A year after NATO forces bombed Serbia for its ethnic cleansing of Kosovar Albanians, Serbian evangelical churches are embracing ethnic diversity and restarting relief efforts.

The Christian Evangelistic Center—a small Bible school in the village of Backi Petrovac near Novi Sad in Serbia's northern province of Voyvodina—prides itself on enrolling nearly as many different nationalities as students.

Similar to the territories of the former Yugoslavia, however, Serbia's evangelical churches would rather remain small and independent than large and unified.

The Evangelical Alliance, which formed during the past decade, hopes to overcome the disorder and provide evangelical groups with a unified voice.

But the Protestant Evangelical Church—the largest Pentecostal denomination in the Federal Republic of Yugoslavia, claiming to represent 11,000 believers—remains distant. An evangelical women's organization recently quit the alliance.

Post-bombing Tensions

Though the NATO bombings from March to June 1999 helped close the evangelical ranks within Serbia, they also precipitated a trying ordeal in Orthodox-evangelical relations. Mobs damaged evangelical property in Belgrade, Novi Sad, and Nis. Theologians relying on geopolitics perceived the NATO intervention as an attack of aggressive Protestantism on Orthodoxy.

Before the visit of Jesse Jackson last May, Belgrade Baptists wrote a desperate, rambling letter to the international Baptist community begging for increased moral and political support.

Despite the trials of 1999, an ethnic Hungarian relief official believes Serbia is still far removed from a national catharsis.

Some leaders have suggested that the German church's 1945 Stuttgart Declaration, in which evangelicals acknowledged the Germans' collective guilt during the Nazi era, offers a model for Serbia.

But Serbians are not yet accepting any suggestion that the bombings on their territory might have been an indirect consequence of Serbian crimes in Vukovar, Sarajevo, and Srebrenica.

More than a few Serbian Christians insist that Western humanitarianism was not the true reason for the Kosovo incursion, but only a smokescreen for installing a robust NATO presence in the Balkans.

The current view among both Serbian Christians and Western Christians is that believers on the other side of the political divide should oppose their own government more vehemently.

Ecumenical relations also are hampered by cries of proselytism. A children's retreat center in Feketic (Voyvodina), run by the Ecumenical Humanitarian Organization (EHO), struggles to bring together children of Hungarian, Romanian, Slovak, Serbian, and Roma (Gypsy) backgrounds.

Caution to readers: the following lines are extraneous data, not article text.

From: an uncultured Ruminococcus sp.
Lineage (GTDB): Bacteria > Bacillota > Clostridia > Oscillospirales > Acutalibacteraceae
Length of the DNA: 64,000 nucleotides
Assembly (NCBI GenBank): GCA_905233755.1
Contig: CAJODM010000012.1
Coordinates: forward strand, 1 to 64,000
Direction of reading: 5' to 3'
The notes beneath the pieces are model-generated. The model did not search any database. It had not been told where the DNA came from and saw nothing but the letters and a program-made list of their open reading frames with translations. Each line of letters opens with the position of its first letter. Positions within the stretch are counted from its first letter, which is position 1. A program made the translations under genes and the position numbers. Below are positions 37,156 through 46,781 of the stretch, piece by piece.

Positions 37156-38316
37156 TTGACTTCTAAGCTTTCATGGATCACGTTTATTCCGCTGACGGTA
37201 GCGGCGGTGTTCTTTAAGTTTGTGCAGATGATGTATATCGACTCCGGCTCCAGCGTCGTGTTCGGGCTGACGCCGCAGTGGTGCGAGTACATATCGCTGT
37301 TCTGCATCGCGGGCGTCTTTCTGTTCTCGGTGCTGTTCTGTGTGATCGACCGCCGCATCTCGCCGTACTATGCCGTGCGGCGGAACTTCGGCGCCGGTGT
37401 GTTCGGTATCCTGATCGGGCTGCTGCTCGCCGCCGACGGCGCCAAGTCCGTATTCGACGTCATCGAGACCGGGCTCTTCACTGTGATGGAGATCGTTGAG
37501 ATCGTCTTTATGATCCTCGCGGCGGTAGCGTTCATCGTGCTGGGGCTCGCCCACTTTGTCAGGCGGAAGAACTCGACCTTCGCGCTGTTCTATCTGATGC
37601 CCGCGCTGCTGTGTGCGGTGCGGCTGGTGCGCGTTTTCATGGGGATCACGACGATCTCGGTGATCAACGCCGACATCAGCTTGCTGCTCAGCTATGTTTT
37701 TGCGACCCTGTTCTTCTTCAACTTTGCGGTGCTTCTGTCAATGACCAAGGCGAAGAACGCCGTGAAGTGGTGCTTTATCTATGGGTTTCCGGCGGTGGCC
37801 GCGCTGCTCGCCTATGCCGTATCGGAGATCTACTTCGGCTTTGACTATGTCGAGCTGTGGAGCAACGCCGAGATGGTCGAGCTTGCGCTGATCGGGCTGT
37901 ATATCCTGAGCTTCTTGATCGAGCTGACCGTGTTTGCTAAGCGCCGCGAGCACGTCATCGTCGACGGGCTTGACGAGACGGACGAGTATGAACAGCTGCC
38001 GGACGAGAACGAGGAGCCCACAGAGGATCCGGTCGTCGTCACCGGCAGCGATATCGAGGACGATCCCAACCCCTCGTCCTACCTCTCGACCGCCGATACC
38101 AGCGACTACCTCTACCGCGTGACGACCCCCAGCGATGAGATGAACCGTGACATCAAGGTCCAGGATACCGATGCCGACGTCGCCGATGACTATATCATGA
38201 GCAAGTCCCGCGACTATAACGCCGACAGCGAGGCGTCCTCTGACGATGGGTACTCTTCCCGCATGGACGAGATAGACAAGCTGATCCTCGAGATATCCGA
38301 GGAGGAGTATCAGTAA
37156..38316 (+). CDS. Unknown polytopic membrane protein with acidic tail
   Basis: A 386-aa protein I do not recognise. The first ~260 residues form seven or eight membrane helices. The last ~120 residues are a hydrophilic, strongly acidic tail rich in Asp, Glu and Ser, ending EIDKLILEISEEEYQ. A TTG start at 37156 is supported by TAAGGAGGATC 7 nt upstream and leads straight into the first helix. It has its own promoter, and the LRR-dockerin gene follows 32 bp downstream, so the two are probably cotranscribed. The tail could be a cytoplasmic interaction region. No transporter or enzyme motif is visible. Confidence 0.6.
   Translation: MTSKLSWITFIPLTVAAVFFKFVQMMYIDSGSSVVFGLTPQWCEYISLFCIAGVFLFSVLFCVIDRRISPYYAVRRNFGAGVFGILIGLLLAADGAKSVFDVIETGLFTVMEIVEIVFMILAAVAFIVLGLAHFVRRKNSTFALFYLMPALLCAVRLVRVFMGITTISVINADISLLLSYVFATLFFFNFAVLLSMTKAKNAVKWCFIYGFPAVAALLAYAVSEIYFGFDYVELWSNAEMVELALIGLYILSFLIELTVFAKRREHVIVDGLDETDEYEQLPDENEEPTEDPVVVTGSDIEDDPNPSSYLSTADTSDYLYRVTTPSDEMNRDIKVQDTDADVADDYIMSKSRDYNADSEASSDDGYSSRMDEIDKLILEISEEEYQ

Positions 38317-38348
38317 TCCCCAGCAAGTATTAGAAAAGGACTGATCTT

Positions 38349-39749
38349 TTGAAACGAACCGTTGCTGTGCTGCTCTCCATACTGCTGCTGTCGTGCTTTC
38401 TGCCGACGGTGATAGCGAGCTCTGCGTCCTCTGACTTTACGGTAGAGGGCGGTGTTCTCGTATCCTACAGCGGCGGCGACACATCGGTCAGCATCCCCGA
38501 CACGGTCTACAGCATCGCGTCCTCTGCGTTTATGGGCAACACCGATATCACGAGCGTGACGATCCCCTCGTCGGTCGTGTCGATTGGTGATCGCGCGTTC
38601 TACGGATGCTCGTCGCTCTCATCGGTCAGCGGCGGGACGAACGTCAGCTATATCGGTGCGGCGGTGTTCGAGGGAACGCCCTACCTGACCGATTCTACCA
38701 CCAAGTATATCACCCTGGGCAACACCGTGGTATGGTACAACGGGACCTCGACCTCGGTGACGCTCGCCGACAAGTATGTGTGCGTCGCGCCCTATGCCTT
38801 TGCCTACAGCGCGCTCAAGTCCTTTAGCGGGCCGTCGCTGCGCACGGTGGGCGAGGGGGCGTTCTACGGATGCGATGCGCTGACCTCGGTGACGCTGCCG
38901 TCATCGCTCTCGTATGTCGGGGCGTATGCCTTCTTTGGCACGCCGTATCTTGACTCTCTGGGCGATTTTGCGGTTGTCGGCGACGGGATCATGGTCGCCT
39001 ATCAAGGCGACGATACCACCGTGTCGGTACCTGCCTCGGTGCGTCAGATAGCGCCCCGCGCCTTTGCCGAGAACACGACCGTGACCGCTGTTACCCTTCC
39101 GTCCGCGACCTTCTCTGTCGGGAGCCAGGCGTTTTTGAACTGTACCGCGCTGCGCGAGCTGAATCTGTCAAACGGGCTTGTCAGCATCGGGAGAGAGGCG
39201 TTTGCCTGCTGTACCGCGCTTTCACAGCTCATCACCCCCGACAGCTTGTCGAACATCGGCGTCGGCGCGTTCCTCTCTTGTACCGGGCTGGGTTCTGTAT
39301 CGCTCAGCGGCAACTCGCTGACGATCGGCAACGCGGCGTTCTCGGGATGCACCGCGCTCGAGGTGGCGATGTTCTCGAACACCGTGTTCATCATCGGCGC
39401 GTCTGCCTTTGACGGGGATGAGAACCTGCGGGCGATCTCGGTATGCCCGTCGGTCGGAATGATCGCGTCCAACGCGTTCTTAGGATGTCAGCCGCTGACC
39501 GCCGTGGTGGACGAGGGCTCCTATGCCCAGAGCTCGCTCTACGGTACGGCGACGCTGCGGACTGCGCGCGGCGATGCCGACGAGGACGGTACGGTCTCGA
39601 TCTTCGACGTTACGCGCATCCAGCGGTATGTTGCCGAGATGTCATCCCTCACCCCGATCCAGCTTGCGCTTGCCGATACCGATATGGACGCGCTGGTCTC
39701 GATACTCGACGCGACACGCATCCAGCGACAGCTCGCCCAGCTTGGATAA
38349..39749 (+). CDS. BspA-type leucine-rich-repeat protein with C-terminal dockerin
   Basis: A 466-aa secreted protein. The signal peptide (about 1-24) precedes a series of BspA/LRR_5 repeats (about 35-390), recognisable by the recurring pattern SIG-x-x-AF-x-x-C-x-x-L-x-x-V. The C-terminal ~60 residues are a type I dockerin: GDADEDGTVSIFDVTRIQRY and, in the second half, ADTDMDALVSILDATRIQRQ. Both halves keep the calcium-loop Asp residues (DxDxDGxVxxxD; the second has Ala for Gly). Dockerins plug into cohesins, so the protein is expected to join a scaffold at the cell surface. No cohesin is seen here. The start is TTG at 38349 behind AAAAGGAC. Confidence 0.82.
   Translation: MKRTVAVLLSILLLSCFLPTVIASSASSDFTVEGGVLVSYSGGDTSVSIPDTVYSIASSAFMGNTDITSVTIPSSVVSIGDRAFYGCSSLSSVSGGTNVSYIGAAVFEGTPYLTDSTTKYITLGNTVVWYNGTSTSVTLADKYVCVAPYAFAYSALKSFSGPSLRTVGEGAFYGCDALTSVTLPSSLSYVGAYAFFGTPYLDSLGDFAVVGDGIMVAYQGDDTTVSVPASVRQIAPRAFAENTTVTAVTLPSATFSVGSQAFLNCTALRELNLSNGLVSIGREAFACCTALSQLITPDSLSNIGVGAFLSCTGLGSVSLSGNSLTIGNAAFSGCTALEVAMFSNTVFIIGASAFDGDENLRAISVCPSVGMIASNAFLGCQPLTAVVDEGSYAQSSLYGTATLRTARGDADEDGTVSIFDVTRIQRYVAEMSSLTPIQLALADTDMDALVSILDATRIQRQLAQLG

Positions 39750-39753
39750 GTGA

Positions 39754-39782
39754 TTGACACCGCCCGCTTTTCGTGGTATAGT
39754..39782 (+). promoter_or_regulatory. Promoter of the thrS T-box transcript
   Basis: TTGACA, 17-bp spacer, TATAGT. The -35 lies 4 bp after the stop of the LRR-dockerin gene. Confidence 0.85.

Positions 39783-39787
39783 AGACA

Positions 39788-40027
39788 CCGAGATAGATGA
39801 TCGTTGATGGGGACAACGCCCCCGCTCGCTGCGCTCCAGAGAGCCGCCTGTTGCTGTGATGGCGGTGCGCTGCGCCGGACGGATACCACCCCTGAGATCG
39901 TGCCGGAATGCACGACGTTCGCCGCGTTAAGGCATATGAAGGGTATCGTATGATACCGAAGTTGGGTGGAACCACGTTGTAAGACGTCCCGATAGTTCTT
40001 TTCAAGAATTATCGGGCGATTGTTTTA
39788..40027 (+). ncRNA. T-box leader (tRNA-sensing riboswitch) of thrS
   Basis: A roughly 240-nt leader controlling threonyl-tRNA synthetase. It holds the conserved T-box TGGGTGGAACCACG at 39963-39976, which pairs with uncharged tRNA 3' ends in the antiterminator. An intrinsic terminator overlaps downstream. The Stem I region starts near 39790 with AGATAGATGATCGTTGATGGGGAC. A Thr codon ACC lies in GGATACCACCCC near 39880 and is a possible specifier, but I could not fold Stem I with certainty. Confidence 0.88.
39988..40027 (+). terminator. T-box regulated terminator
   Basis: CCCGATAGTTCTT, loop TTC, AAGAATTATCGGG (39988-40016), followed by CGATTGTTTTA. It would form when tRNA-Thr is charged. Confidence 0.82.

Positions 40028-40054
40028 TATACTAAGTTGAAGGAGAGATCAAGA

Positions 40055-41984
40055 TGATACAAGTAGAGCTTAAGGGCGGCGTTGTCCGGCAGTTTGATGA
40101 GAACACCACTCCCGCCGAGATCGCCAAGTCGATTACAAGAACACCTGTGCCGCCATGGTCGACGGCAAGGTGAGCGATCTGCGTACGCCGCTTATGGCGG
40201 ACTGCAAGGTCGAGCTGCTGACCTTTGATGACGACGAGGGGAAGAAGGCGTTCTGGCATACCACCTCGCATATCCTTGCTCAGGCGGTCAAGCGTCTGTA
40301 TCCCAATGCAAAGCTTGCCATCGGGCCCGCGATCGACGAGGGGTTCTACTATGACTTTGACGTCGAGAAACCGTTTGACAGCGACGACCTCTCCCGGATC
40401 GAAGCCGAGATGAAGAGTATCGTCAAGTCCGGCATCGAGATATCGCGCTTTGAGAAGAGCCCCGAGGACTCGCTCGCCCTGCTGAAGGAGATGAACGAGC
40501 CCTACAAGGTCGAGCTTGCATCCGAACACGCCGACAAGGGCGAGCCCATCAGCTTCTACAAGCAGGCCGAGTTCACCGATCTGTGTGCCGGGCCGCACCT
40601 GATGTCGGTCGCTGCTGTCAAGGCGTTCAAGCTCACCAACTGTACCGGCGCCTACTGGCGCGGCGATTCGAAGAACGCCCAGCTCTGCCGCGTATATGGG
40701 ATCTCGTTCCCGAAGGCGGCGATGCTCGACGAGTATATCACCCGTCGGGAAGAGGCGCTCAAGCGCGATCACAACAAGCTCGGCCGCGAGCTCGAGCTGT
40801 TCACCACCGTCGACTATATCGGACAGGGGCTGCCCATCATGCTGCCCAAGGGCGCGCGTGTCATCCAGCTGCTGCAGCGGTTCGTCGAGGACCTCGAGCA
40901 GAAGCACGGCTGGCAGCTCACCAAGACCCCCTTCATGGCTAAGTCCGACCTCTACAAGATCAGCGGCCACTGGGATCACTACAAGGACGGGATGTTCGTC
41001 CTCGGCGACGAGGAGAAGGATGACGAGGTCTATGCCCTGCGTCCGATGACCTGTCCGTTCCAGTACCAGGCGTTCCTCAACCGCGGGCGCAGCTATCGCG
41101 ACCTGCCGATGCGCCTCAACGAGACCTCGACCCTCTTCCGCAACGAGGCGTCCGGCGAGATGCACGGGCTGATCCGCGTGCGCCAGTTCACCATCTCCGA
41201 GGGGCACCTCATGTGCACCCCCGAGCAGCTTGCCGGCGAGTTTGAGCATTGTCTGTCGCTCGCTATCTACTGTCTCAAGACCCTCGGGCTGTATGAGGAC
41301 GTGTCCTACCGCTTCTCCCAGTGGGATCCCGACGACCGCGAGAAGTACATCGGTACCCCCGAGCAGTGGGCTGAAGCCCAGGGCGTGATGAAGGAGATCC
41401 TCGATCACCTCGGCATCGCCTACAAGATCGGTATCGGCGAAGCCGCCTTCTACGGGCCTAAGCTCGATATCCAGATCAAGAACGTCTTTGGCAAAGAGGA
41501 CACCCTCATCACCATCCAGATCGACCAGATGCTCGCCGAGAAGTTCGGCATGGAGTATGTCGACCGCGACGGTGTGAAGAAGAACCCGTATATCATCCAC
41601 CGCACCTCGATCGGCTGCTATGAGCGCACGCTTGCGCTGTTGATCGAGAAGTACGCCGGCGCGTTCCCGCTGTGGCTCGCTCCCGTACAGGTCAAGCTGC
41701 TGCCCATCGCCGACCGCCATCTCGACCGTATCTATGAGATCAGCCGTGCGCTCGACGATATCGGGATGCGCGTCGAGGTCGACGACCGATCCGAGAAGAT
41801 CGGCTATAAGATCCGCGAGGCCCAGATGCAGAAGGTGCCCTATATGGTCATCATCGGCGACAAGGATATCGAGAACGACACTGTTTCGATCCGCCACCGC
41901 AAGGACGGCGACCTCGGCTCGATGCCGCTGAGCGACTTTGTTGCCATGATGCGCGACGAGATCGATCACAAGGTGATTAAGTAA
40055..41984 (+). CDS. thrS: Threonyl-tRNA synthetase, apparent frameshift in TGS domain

Yet any cross-cultural involvement by Protestants with Serbian children can quickly evoke cries of proselytism from conservative Orthodox clergy. Even Lutherans have raised cries of proselytism. A Baptist theologian recently responded that not one of the 25 Lutheran pastors in the Voyvodina has been "reborn."

Renewed Aid Efforts

Since the NATO bombings hauled Serbia back onto the relief map, the humanitarian work of evangelicals is flourishing. EHO's donations for 1999 were up 300 percent over the previous year. Bread of Life, a relief agency run by Baptists and Pentecostals, has become the biggest distributor of aid in Belgrade. Church agencies were the first ones active during and immediately after the bombardment, a fact noted with appreciation by the Serbian government.

David Troyer, a representative of the Ohio-based, conservative Mennonite Christian Aid Ministries, visited Belgrade's Ministry for Religious Affairs as air-raid sirens were still sounding. Two American missionaries with Greater European Mission spent the entire 78 days of bombardment in Belgrade.

Undaunted by visa hassles, the British missions agency Oak Hall arrived at Backi Petrovac with relief goods and 80 visitors last November. The organization visited the Balkans 32 times during the 1990s.

Uneasy Western Ties

Relief aid for Serbia lags far behind aid donated to Kosovo. A Swedish Baptist relief official claims that 286 humanitarian agencies operate in Kosovo, but only about 10 in Serbia. "Church relief is guided by Western media," he says, "not by the Holy Spirit.

"Yet the likelihood of Serbs uncoupling themselves from the West is remote. Though the U.S. embassy in Belgrade is shuttered and battered, the four Belgrade outlets of McDonald's are thriving.

The recent bombings have not shortened the lines of young adults, desperate to leave Serbia behind them, who surround the Canadian embassy.

The republic's destruction and reconstruction will be funded by the West, residents believe, for no one else is capable of doing so.

"We may be Europe's tail," Lutheran Bishop Jan Valent concedes, "but we still belong to Europe."

Related Elsewhere:

Past Christianity Today articles about Serbia include:

Doing Church Amidst Bombs and Bullets | Balkan evangelicals feel strain of ethnic cleansing (May 24, 1999)
Bridging Kosovo's Deep Divisions | A tiny evangelical minority has a vision for how to overcome the explosive mix of religion and nationalism. (Feb. 8, 1999)
Orthodox Condemn Milosevic (Oct. 4, 1999)
Church Planting Faces Uphill Battle (Sept. 1, 1997)
Serbian Baptists Hope for Return to Croatia (Nov. 11, 1996)

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